LONDON (AFP) - Russian President Vladimir Putin said on Sunday he wanted to find a "diplomatic solution" to the crisis in Ukraine, in a telephone call with British Prime Minister David Cameron, according to Downing Street.
Mr Cameron had called Mr Putin to urge him to "de-escalate" the situation in Ukraine and to support the formation of a contact group that could lead to direct talks between Moscow and the new leaders in Kiev. "President Putin agreed that it is in all our interests to have a stable Ukraine," a Downing Street spokesman said. "He said that Russia did want to find a diplomatic solution to the crisis and that he would discuss the proposals on the contact group with Foreign Minister (Sergei) Lavrov tomorrow."
Mr Cameron had made clear to Mr Putin that Britain, along with its European partners and the United States, "want to work with Russia to find a diplomatic
solution to the situation in Ukraine, including Crimea". The British Prime Minister told Mr Putin that "we recognise the right of all Ukrainian people to choose their future" and that elections scheduled for May "provide the best way to do this".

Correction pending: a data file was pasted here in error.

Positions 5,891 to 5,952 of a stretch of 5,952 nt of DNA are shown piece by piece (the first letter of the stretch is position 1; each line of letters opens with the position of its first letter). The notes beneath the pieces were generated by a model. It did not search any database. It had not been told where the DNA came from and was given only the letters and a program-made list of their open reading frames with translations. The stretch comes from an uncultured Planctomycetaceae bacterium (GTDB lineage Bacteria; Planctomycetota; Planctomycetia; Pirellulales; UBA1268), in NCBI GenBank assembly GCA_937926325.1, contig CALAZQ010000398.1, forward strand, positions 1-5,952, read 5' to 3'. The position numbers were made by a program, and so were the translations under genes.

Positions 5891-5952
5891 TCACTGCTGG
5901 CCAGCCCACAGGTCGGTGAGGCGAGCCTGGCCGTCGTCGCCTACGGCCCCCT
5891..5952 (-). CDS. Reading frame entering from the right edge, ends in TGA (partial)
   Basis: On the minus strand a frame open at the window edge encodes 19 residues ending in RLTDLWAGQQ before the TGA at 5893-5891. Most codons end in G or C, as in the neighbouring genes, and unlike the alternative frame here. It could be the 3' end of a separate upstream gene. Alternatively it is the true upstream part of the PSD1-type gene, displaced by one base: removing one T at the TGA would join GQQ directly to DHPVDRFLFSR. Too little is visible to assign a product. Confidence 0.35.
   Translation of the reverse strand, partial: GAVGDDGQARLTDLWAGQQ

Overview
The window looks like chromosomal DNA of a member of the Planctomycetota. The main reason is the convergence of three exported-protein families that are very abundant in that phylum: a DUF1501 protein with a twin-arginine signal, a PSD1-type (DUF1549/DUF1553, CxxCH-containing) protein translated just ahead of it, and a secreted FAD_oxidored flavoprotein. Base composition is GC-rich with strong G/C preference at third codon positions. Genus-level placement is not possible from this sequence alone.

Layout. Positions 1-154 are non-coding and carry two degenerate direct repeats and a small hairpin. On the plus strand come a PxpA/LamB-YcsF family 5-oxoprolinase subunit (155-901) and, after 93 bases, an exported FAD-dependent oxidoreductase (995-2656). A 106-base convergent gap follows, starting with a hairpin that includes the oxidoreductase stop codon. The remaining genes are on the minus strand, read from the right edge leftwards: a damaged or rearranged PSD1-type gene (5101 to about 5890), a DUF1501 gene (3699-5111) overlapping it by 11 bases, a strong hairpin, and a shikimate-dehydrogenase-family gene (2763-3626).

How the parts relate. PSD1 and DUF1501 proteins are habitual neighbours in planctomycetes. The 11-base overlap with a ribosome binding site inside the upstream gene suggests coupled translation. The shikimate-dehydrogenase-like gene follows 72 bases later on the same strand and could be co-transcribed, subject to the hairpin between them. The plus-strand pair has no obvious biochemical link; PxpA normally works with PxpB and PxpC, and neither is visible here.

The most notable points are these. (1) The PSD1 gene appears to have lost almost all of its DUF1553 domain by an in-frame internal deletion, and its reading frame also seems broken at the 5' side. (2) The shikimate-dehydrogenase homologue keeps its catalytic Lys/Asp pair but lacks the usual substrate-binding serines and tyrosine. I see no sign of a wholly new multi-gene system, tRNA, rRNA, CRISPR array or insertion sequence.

Meanwhile, a Russian lawmaker said on Sunday that Moscow is ready to provide US$1.1 billion (S$1.4 billion) in aid to Crimea as the region moves to break away from Ukraine, a senior Russian lawmaker said Sunday.
"The Russian government has already reserved a lot of money, it's around 40 billion rubles, to support the development of the industrial and economic infrastructure of Crimea," Mr Pavel Dorokhin, deputy chair of the State Duma committee on industry, told reporters in the regional capital Simferopol, Interfax reported.
"Primarily this is support for enterprises linked to the defence industry, machine building, and maintenance of ships, including the ships of the Black Sea fleet. Here we envisage quite clear measures," Mr Dorokhin said.
An emotional Mr Mikhail Khodorkovksy, a top Kremlin critic who spent a decade behind bars, told thousands on Kiev's main protest square on Sunday that Russia colluded with the ousted Ukrainian regime in violence that claimed 100 lives.
"They told me what the authorities did here. They did this with the agreement of the Russian leadership," Russia's former richest man said from a stage set up on Kiev's iconic Independence Square. "I wanted to cry. It is terrifying. This is not my leadership. I want you to know - there is a different Russia."
The southern Ukrainian peninsula will hold a referendum on March 16 on joining Russia, after pro-Moscow lawmakers seized power and Russian troops flooded into the region.
Russia has deep economic interests in Crimea, where the Russian Black Sea fleet is based in the city of Sevastopol under an agreement due to expire in 2035 that sees Moscow lease the port in exchange for a 30 per cent reduction in the price of Russian gas.